a. Firstly, investors tend to invest in companies with stable earnings rather than one with volatile earnings. With stable earnings, there will be more likely an issuance of dividends and investors could easily predict the company’s future earnings compared to one with unstable earnings. With consistent earnings generated, it gives investors a secured feeling that it will again generate earnings as predicted. Confidence in the growth of rate of earnings is crucial because stable earnings growth further may increase further business prospective and are translated into higher stock and dividend returns. It is also crucial to have stable earnings as the growth in stock price is closely dependent on the growth of its earnings per share, a main indicator which investors used to invest in a company. b. Step-1: Massaging the numbers or income smoothing
Business managers can control the timing of some expenses and sales revenue to some extent and therefore boost or dampen recorded profit for the year. In this way managers ”put a thumb on the scale”, the scale being net income for the year. When managers cross the line and go too far it’s called cooking the books. Cooking the books constitutes fraud and is probably illegal. The most common way of massaging the numbers involves the discretionary expenses of a business. Consider repair and maintenance expenses, for instance. Until the work is done, no expense is recorded. A manager can simply move back or move up the work orders for these expenditures, and thus either avoid recording some expense in this period or record more expense in the period. In this way the manager controls the timing of these expenses. Managers control the timing of discretionary expenses, it is thought, to smooth profit from period to period. Instead of permitting the profit numbers to pop out of the process of the accounting system, and letting the chips fall where they may, managers ask the company’s controller to let them know in advance how profit for the period is shaping up, to get a preview of the final profit number for the year. Step-2: Cooking the books, is very serious stuff, and goes beyond massaging the numbers or doing some profit smoothing. It’s fundamentally different from taking advantage of discretionary expenses to give profit a boost up or a shove down. Cooking the books is not just “fluffing the pillows” to make profit look a little better or worse for the period. Cooking the books means that sales revenue is recorded when in fact no sales were made, or that actual expenses or losses during the period were not recorded. Cooking the books requires falsification of the accounting records. To put it as bluntly as I can, cooking the books constitutes fraud—the deliberate design of deceptive financial statements. CPA auditors search for any evidence fraud. But they may not find it when managers are adept at concealing the fraud.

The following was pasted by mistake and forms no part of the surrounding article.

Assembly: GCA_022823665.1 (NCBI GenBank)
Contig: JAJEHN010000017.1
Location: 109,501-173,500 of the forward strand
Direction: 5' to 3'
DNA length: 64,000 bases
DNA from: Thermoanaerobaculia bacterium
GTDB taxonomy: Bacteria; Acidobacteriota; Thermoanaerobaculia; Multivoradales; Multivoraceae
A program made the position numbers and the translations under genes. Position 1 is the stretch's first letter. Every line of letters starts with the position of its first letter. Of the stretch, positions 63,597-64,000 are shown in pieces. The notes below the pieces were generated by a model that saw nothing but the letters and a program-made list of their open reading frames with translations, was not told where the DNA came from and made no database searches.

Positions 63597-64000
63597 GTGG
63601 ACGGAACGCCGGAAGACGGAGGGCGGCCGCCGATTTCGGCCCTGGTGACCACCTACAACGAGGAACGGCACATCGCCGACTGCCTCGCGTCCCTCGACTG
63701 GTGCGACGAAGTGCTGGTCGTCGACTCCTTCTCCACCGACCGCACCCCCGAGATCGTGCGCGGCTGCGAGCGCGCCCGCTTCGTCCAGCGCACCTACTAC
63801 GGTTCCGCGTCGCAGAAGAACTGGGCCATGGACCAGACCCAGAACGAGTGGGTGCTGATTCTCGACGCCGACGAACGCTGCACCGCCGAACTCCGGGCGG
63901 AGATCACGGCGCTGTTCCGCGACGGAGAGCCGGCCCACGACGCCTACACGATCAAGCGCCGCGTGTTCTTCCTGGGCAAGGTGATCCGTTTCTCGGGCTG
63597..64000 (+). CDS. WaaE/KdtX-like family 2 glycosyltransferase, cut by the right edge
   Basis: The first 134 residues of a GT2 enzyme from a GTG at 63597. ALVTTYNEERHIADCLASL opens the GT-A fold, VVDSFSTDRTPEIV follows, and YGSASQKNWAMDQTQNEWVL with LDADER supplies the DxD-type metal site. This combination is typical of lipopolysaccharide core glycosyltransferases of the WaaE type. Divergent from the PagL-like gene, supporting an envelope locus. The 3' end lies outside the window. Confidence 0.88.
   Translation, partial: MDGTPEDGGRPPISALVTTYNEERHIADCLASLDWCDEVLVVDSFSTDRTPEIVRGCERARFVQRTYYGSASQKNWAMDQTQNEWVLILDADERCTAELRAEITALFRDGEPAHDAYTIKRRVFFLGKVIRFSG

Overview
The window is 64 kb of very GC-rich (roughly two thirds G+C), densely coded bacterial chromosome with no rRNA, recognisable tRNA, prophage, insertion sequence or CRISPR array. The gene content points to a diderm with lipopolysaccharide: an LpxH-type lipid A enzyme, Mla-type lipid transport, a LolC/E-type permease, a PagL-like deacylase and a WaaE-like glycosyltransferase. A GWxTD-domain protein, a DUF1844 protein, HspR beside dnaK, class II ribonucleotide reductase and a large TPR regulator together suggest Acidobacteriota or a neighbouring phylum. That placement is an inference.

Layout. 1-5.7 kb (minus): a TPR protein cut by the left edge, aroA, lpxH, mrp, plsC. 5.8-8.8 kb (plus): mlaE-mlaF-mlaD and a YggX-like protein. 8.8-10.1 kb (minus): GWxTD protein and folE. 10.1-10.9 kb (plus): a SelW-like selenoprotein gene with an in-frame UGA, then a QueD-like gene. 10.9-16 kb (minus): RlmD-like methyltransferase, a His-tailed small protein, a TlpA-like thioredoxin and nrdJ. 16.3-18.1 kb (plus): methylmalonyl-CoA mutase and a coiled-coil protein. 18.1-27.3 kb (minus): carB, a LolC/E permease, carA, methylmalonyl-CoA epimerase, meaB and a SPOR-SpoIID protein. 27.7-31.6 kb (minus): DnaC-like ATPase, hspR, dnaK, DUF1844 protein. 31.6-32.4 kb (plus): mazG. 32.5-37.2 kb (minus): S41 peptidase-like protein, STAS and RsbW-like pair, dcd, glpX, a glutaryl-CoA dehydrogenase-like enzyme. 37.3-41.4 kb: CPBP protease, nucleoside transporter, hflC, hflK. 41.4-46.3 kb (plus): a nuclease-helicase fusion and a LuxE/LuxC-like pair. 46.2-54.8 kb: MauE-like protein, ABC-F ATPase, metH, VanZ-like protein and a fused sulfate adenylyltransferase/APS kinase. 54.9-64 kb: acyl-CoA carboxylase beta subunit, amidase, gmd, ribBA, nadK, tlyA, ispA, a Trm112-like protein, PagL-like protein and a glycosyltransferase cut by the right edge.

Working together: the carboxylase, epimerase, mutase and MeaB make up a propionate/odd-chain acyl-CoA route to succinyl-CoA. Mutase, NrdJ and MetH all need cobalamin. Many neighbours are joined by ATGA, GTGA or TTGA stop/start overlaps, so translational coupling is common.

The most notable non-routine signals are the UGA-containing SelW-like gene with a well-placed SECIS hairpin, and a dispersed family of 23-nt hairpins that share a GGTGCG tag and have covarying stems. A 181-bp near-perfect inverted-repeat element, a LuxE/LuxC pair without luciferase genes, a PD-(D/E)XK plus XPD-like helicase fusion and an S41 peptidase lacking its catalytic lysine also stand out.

Case 5-2 Earnings Quality
a. Earnings quality refers to the ability of reported earnings to reflect the company's true earnings, as well as the usefulness of reported earnings to predict future earnings. Earnings quality also refers to the stability, persistence, and lack of variability in reported earnings. The evaluation of earnings is often difficult, because companies highlight a variety of earnings figures: revenues, operating earnings, net income, and pro forma earnings. In addition, companies often calculate these figures differently. The income statement alone is not useful in predicting future earnings.
b. Dell's (DELL) earnings of 28 cents per share (including 4 cents per share for cost reduction expenses) beat the consensus estimate of 23 cents. The earnings...